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A team of researchers have discovered a new tool that can assist designers and animators to create more realistic virtual textures. The tool makes uses of a deep learning technique, called the Generative Adversarial Networks (GANs). GANs train a neural network to learn to expand small textures into larger ones that bear a resemblance to the original sample.

Texture synthesis has always remained a challenging job for designers. The design of accurate real-world textures such as water ripples in a river, concrete walls, or patterns of leaves is highly intricate and prone to errors. Current techniques for texture creation are tedious and time-consuming. However, the works of Yang Zhou et al, have made the texture synthesis process simplistic for texture artists in designing video games, virtual reality, and animation.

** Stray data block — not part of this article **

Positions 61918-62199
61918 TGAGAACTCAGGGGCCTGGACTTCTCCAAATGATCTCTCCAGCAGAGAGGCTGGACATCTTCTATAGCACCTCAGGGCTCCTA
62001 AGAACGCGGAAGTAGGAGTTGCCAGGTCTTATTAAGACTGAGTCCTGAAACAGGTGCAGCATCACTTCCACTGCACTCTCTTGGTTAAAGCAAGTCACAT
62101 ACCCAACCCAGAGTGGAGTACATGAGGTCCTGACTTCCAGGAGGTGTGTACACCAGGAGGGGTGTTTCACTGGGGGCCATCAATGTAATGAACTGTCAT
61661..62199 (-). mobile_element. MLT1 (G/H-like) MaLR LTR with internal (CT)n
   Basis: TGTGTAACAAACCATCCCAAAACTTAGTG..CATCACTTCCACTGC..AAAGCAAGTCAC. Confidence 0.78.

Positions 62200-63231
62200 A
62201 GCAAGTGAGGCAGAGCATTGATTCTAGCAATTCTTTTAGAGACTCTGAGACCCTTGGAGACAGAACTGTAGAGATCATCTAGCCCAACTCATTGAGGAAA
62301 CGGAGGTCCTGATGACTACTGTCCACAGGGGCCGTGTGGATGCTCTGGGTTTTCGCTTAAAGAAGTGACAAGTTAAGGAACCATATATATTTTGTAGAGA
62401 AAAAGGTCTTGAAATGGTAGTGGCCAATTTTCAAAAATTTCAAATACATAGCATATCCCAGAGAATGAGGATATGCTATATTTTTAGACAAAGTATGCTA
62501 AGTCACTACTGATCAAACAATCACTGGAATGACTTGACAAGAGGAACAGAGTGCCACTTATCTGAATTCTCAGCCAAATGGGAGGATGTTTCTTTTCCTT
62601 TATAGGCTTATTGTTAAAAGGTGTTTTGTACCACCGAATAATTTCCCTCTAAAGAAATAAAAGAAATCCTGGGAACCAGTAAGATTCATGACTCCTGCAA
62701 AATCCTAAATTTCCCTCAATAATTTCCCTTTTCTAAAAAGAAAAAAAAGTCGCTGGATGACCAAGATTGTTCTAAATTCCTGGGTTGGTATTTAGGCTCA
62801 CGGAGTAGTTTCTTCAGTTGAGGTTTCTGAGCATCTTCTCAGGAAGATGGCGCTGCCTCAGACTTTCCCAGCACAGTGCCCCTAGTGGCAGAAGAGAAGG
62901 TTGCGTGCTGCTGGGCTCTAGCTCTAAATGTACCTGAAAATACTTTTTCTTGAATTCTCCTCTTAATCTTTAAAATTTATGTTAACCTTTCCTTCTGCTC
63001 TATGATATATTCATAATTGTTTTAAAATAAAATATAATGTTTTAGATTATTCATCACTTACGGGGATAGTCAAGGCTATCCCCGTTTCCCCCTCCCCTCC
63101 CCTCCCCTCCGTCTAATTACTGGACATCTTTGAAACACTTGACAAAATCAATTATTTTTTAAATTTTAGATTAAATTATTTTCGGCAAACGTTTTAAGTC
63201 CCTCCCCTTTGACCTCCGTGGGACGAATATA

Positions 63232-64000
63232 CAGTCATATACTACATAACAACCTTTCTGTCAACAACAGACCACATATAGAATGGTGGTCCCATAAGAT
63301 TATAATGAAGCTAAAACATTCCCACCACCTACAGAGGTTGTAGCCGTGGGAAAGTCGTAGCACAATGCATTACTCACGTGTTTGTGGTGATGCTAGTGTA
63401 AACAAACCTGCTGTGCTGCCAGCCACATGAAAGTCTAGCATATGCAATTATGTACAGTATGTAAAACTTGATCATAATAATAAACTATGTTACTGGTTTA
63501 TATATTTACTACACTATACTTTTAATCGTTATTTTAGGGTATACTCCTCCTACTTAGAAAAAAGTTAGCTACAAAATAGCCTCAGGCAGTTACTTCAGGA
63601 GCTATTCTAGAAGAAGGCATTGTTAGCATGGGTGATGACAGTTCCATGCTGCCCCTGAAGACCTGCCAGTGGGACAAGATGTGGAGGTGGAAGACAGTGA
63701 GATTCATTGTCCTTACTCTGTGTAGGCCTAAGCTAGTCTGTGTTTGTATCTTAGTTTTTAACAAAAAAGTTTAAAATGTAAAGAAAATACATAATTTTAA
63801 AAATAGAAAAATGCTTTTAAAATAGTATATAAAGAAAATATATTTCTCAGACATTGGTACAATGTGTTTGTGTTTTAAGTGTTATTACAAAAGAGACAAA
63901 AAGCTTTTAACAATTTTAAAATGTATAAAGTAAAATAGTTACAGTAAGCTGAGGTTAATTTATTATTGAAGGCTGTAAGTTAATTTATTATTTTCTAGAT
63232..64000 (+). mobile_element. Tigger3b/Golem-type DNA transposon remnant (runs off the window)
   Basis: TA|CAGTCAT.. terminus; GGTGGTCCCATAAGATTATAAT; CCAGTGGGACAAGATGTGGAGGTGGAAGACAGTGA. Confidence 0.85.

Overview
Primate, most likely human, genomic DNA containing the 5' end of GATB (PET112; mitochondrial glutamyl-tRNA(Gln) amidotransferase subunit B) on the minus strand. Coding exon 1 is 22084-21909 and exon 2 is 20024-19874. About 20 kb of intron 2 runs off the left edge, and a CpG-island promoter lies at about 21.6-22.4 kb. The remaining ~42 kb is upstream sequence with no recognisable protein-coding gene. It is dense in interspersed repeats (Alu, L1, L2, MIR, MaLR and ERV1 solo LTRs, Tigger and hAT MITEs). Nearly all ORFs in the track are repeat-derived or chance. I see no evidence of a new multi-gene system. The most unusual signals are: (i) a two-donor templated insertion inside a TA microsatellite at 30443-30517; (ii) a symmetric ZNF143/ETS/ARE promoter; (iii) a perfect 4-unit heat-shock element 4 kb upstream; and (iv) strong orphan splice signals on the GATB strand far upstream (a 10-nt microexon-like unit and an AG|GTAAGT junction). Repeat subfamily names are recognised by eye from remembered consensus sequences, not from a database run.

Their method uses a generator to generate a texture, usually larger in size than the input, that closely resembles the visual characteristics of the sample input. The visual similarity between the newly created texture and the sample input is assessed using a discriminative network (discriminator). As typical of GANs, the discriminator is trained in parallel to the generator to distinguish between the actual and the desired output.

The researchers tested their method on complex examples of peacock feathers and tree trunk ripples, which are seemingly endless in their repetitive patterns. The results are realistic designs produced in high-resolution, efficiently, and at a much larger scale.


The team also intends to train a “universal” model on a large-scale texture dataset, as well as increase user control as part of their future work.

Zhou and his collaborators will present their work at SIGGRAPH 2018, to be held on  12-16 August in Vancouver, British Columbia. This annual gathering showcases the works of professionals, and academicians practicing in CG, Animation, VR, Games, Digital Art, Mixed Reality and Emerging Technologies.

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